• An Odyssey or a Contract: Conquests, Cessions, Constitutions and History

    Peter H. Russell’s Canada’s Odyssey is a sweeping reconsideration of the foundations of Canada’s constitutional order that has garnered considerable attention and praise. This essay is the first in a three-part series assessing the book’s significance. Elizabeth Mancke Upon first inspection of Canada’s Odyssey: A Country Based on Incomplete Conquests, I recoiled. The main title… Continue Reading

  • Hope and Despair in the Meghalayan Age

    Gregory Kennedy Note: This is the fourth in a series on environmental history and early modern history cross-posted with  NiCHE, the Network in Canadian History & Environment. Life as an academic often feels like constant movement between hope and despair. Hope that our research will have an impact, and be accepted our peers … despair at the latest… Continue Reading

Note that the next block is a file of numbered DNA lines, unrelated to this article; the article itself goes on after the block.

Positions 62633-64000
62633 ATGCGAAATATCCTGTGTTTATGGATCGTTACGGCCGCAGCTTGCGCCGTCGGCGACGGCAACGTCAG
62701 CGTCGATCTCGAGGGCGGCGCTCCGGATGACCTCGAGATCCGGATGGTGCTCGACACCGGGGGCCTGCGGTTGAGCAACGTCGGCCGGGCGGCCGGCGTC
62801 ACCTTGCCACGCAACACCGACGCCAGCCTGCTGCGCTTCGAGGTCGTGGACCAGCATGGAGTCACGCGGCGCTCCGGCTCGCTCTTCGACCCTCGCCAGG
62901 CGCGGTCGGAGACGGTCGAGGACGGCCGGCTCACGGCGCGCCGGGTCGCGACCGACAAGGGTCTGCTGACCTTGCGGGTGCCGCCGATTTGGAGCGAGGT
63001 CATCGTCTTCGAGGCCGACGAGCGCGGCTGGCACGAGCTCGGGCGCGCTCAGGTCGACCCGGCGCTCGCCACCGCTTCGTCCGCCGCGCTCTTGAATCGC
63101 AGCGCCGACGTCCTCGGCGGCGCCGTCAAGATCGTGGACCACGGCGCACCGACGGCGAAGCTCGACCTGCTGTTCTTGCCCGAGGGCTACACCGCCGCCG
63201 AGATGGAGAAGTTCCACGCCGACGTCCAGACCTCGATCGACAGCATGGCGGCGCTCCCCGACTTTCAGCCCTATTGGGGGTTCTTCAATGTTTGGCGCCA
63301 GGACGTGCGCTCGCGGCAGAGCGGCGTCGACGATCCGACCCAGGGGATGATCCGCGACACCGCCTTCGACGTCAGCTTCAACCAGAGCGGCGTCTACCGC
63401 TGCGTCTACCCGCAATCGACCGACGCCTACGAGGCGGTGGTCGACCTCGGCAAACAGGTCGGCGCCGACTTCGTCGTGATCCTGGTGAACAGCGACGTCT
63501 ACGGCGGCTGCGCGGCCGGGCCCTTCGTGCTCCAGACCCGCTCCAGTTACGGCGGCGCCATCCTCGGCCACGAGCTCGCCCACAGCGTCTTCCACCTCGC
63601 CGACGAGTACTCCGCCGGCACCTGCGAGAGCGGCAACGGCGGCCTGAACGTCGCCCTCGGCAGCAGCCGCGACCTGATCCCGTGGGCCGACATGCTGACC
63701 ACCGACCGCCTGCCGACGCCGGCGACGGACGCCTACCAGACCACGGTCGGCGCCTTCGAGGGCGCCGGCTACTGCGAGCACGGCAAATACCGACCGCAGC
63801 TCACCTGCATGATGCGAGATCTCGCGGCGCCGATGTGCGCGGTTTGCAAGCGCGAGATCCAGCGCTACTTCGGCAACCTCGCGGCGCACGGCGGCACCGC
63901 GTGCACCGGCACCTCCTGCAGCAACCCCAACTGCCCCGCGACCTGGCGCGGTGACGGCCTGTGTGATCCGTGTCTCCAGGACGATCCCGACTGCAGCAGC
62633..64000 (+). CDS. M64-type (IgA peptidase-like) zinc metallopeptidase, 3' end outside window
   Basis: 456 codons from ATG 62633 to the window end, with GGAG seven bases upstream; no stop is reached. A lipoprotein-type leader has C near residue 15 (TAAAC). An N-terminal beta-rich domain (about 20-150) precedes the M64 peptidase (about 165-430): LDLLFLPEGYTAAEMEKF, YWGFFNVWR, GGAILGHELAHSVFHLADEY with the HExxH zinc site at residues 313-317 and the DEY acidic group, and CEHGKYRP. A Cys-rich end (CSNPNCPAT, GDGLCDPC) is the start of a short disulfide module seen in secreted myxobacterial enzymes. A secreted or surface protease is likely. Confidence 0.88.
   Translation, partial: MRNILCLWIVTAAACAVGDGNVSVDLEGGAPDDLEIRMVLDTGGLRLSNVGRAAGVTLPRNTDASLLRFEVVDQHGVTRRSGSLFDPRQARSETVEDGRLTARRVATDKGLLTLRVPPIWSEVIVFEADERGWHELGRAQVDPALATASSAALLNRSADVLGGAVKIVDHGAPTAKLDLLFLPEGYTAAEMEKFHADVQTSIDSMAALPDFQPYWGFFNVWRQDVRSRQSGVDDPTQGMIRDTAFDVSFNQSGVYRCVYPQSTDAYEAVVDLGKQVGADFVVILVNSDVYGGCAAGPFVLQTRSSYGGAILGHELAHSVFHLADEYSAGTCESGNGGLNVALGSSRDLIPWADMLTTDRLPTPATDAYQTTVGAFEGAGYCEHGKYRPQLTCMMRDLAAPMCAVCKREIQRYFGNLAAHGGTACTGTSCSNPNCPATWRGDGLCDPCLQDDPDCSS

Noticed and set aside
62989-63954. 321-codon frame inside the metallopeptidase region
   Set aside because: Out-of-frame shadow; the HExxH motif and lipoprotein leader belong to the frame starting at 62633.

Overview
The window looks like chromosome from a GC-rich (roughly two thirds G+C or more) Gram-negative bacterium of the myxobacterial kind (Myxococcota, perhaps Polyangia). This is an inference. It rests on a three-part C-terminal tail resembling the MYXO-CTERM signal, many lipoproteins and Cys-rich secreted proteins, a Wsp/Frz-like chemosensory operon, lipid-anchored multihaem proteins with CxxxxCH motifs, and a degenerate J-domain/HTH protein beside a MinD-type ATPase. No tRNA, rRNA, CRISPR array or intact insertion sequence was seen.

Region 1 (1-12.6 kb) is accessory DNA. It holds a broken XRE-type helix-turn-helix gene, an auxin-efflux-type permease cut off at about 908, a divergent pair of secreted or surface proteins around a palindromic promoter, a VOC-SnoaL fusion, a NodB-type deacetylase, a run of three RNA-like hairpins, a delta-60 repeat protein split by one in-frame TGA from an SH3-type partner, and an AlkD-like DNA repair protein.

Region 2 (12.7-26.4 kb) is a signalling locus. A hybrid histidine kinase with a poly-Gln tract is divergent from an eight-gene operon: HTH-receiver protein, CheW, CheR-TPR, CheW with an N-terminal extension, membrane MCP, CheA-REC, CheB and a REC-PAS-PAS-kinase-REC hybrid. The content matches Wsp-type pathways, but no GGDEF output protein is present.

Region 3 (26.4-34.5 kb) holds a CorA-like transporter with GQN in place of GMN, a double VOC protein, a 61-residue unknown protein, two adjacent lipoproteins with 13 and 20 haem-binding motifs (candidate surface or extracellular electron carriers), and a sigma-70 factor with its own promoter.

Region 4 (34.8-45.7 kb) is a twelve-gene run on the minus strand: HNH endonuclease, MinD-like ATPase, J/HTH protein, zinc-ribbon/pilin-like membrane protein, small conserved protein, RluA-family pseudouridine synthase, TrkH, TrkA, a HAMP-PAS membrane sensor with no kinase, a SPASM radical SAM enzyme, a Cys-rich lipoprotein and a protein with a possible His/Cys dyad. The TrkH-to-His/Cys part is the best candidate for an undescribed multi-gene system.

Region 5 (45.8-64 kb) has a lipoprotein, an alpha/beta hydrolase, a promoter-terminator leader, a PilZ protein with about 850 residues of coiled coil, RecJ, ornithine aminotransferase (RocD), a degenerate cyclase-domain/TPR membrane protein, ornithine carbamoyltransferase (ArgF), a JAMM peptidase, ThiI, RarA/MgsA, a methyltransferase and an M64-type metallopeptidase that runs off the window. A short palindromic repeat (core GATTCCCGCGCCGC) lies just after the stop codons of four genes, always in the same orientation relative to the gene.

• After 1755: Archives and Acadian Identity

    Stephanie Pettigrew In 1909, a scholar at Université Laval, M. J. E. Prince, conducted a public lecture in Québec to a captive audience on the subject of a recently published book on Acadia. The book, written by Edouard Richard, was reported as “cloué au pilori”—nailing to the pillory—both Charles Lawrence, the villainous British Governor of Nova Scotia… Continue Reading